(Order Hemiptera, Family Cicadellidae)
(Kansas: Wichita, residential area near Little Arkansas River. 37°41’52.39”N, 97°21’24.92”W)
Diagnosis: Adults are wedge-shaped and usually 5.5-7.5mm long with females occasionally appearing larger (up to 8.5mm long). Both males and females have bright blue and red alternating stripes running laterally along the wings and the top of the thorax. The head, legs and abdomen are bright yellow.
Natural History: Leafhopper adults typically emerge in spring and after mating, lay eggs in leaf veins, shoots and stems. It takes about 10 days for nymphs to hatch and begin metamorphosis. Hemipterans have incomplete metamorphosis with nymph wing pads growing larger between instars. Adulthood is often achieved in 12-30 days and usually one generation is produced per year, though up to six has been recorded.
Distribution: This species of leafhopper is thought to be distributed throughout the United States and Canada. Documented sightings are located on the map but are largely incomplete.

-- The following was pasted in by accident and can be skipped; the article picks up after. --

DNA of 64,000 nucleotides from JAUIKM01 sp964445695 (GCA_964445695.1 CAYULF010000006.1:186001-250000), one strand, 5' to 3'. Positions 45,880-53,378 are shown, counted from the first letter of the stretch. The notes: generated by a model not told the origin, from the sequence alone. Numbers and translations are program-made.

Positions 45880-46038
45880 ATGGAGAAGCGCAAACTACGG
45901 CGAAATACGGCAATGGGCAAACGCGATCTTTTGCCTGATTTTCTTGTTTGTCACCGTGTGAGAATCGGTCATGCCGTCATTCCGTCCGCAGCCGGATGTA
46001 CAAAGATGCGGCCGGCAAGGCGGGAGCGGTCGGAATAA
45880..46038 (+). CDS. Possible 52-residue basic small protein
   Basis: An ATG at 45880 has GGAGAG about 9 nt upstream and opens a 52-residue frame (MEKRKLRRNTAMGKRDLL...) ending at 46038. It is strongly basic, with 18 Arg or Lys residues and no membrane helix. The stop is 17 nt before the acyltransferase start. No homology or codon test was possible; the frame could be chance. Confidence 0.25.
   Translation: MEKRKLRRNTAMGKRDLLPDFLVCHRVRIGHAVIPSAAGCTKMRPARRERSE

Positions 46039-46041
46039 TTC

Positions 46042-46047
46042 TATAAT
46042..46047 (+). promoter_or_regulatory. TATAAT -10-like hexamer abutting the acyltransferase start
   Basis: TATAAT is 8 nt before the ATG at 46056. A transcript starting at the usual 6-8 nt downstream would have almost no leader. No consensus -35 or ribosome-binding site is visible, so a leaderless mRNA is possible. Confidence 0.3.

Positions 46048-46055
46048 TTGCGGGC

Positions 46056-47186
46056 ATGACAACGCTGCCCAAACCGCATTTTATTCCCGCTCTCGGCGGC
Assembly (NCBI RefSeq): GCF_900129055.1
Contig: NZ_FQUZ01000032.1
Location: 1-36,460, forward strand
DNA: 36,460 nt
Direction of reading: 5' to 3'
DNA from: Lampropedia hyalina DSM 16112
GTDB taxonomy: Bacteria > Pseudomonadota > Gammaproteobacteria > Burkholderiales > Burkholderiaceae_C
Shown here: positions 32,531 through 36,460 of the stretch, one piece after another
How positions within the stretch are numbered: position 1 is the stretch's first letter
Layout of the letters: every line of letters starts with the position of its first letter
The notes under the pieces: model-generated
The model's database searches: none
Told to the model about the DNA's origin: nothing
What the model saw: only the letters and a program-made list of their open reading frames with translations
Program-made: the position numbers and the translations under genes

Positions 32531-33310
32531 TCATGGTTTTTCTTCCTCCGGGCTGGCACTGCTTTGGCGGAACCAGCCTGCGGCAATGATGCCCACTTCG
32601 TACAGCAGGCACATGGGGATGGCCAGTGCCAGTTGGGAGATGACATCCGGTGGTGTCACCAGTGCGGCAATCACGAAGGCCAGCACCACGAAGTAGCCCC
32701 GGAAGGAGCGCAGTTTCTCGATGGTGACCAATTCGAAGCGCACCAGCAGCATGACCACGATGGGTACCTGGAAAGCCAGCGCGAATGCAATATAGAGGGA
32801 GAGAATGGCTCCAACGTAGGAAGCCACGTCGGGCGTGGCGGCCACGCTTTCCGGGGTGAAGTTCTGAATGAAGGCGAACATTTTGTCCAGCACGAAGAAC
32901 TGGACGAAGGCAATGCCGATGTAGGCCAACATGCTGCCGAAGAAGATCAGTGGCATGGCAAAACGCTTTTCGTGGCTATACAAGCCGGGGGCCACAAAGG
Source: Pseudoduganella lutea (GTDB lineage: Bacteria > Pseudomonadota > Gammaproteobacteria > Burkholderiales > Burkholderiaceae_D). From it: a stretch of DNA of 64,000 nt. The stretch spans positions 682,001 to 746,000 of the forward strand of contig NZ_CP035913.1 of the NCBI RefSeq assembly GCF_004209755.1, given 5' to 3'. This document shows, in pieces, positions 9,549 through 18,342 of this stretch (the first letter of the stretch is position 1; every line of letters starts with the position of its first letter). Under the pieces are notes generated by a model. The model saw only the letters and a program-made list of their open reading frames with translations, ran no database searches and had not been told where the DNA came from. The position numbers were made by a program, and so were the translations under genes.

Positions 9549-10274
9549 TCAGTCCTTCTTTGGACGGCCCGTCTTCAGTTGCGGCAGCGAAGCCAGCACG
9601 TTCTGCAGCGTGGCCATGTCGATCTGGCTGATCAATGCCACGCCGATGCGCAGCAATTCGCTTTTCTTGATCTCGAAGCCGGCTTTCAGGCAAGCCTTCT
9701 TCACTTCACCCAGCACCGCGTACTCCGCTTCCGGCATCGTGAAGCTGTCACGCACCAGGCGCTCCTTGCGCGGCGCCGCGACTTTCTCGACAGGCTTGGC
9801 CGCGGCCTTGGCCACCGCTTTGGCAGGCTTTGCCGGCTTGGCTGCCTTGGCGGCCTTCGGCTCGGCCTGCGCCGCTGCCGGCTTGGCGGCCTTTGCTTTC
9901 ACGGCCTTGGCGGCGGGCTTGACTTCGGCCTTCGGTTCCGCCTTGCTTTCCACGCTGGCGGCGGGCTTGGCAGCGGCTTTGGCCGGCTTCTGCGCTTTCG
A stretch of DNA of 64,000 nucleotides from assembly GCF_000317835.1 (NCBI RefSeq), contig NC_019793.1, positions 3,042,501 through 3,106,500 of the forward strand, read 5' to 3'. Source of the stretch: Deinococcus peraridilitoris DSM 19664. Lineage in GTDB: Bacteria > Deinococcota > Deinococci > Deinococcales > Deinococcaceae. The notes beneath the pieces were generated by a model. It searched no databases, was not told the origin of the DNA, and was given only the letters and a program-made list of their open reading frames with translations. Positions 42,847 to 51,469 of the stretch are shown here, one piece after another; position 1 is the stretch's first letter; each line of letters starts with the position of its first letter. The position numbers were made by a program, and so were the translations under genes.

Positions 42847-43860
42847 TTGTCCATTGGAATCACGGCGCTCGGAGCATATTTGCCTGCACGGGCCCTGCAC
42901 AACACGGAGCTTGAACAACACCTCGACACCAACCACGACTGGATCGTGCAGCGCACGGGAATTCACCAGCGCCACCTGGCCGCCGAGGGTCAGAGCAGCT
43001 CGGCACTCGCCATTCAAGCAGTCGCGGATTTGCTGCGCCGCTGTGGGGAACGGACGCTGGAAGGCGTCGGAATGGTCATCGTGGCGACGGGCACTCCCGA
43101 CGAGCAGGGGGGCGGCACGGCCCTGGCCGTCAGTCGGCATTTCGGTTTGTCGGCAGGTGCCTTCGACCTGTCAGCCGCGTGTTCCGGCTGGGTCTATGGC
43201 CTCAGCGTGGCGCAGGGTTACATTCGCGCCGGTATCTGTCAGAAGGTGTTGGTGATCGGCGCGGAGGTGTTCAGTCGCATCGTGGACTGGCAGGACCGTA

Habitat: Leafhoppers are distributed worldwide (except Antarctica) and can be found any place with vegetation. They are most often associated with cultivated plants since they are considered pests.
Diet: Leafhoppers feed on xylem and phloem sap of plants.
Conservation Status: Unknown
Video: Leafhopper “shooting” excess water (sometimes called honeydew) out the abdomen.
Bug Guide: Species Graphocephala coccinea: http://bugguide.net/node/view/518
Leafhopper Pests of Connecticut Nurseries and Landscapes: http://www.ct.gov/caes/lib/caes/documents/publications/fact_sheets/entomology/leafhopper_pests_of_connecticut_nurseries_and_landscapes.pdf
Red Plant Inc: Photo: http://www.cirrusimage.com/homoptera_leafhopper_Graphocephala_coccinea.htm
Youtube: Graphocephala coccinea (Red-banded Leafhopper): http://www.youtube.com/watch?v=aFiJNThjmyY
Borrer, Donald Joyce. 1987. A Field Guide to Insects: America North of Mexico. Houghton Mifflin. Boston, MA.
Eaton, Eric R. 2007. Kaufman Field Guide to Insects of North America. Houghton Mifflin Co., New York, NY.
Marshall, Stephen A. 2006. Insects: Their Natural History and Diversity. Firefly Books. Buffalo, NY.
Salsbury, Glenn A., Stephan C. White. 2000. Insect in Kansas. Kansas Department of Agriculture.
Submitted by: Anna A. Balthazor, November 2011